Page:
May 2021 Church & State Magazine - May 2021

Disenfranchised! Stung By Donald Trump's Loss, Christian Nationalist Groups Are Backing Schemes To Make It Harder For Some Americans To Vote

  Rob Boston

Across the country, Republican state legislators are pushing bills that would make it harder for Americans to vote – and Christian nationalist leaders couldn’t be happier about it.

“We’ve got 106 election-related bills that are in 28 states right now,” Tony Perkins, president of the Family Research Council (FRC), said during a recent online event for supporters. “So, here’s the good news: There is action taking place to go back and correct what was uncovered in this last election.”

As The New York Times reported in late March, Michael P. Farris, president of the Alliance Defending Freedom (ADF), a well-heeled legal organization that promotes the Christian nationalist agenda in the courts, was alongside Perkins.

“Let me just say, ‘Amen,’” Farris replied.

For many other Americans, the prospect of voting becoming more difficult might spark a different reaction, something less enthusiastic than an “Amen!” In a country where Black Americans’ right to vote was routinely suppressed until the 1960s, and still faces barriers, the idea of new restrictions isn’t just startling, it’s fundamentally un-American.

Yet it has become Christian nationalists’ weapon of choice to help their ideological allies in the Republican Party win elections without majority support.

Christian nationalist religious extremists joined a host of secular right-wing organizations in clamoring for new restrictions on voting in the wake of former President Donald Trump’s defeat in November. At first, organizations such as FRC, the American Family Association, Liberty Counsel and others focused on Trump’s outlandish claims that the election had been stolen from him through widespread voter fraud. (See “Welcome To Fantasy Island,” January 2021 Church & State.) When that failed, they quickly embraced voter suppression.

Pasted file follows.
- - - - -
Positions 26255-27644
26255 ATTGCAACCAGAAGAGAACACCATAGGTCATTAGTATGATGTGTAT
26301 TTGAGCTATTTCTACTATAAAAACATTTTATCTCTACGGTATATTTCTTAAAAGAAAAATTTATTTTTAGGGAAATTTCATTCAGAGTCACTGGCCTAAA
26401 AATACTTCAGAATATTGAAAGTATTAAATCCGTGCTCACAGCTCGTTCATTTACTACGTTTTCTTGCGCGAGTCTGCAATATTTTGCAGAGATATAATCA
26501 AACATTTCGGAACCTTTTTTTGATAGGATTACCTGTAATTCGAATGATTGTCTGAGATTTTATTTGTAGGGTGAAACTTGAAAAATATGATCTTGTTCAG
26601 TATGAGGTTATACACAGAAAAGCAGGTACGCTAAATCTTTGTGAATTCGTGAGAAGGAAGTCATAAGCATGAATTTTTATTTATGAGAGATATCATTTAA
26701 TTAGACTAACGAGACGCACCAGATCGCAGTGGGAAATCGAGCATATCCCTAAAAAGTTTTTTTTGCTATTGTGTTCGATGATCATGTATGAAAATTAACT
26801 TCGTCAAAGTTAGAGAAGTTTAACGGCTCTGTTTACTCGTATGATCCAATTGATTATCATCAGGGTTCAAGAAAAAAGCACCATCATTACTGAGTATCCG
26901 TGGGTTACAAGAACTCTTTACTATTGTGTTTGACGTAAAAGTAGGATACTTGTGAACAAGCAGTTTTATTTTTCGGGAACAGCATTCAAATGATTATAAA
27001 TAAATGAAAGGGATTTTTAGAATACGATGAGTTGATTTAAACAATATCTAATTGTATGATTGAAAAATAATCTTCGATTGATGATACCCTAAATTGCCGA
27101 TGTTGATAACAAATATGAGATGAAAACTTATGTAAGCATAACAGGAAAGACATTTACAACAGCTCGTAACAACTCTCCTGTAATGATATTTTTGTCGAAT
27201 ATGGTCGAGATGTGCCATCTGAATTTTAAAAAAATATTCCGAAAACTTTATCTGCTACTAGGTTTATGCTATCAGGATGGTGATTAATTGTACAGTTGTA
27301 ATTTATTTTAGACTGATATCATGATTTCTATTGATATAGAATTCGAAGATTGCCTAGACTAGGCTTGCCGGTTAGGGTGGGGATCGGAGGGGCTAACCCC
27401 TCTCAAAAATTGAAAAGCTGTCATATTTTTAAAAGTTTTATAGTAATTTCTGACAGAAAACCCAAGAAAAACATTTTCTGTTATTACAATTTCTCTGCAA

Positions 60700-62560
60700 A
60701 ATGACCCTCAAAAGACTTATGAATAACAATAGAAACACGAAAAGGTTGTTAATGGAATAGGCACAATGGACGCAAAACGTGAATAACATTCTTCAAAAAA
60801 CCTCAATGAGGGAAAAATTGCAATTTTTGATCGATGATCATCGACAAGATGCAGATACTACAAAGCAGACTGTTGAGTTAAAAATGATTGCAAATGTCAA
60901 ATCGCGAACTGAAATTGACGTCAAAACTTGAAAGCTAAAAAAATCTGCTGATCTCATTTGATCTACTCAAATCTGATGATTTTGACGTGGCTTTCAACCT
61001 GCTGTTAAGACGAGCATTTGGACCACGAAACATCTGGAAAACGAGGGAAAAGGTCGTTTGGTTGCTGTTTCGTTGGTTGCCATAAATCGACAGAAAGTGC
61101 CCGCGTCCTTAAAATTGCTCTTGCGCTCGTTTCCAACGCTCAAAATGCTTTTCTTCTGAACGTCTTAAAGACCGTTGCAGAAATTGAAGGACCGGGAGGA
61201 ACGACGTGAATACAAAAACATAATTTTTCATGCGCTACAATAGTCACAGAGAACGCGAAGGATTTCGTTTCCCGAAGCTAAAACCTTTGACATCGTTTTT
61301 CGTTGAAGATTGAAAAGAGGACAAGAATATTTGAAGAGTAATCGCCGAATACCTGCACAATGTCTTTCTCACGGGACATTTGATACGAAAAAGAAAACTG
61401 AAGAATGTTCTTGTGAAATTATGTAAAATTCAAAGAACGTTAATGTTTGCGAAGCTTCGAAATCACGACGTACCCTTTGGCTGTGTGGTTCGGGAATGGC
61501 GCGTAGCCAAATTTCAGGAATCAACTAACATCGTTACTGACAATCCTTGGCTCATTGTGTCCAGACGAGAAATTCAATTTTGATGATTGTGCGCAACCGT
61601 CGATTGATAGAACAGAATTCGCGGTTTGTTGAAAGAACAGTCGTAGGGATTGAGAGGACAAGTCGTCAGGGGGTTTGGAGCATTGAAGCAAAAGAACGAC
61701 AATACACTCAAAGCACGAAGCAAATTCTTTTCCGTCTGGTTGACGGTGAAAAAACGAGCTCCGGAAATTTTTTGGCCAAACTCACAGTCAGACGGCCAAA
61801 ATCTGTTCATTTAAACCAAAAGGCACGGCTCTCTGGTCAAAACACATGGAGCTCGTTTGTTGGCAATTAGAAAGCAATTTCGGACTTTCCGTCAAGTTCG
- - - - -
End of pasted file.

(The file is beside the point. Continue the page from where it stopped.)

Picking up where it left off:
The line between failed claims of a stolen election and advocacy of voter suppression is clear. Trump and his allies filed dozens of lawsuits in states such as Pennsylvania, Georgia, Wisconsin, Arizona, Michigan and others attempting to overturn the results of the election, which Trump lost by more than 7 million votes in the popular tally. But they were unable to produce any evidence of voter fraud or illegal actions by state officials, and all the legal challenges failed.

Christian nationalists soon turned their focus to making sure they don’t lose again by blocking access to the ballot box for certain populations – mainly, those who failed to support Trump.

The 2020 election was unusual in that nearly half of all ballots were cast by mail. Concerns about the spread of coronavirus led many Americans to avoid standing in line on Election Day.

Generally speaking, Democrats were much more likely to vote by mail than Republicans. According to an analysis by the Pew Forum, two-thirds of Trump voters reported voting in person, while 42% of Democrat Joe Biden’s backers said they voted this way.

Flexibility in voting, including voting early and voting by mail, may have helped spark a high turnout in 2020. Nearly 160 million Americans voted (almost 67%), and more than 100 million of those ballots were cast by mail or through early voting. It was the highest turnout for a presidential election since 1900.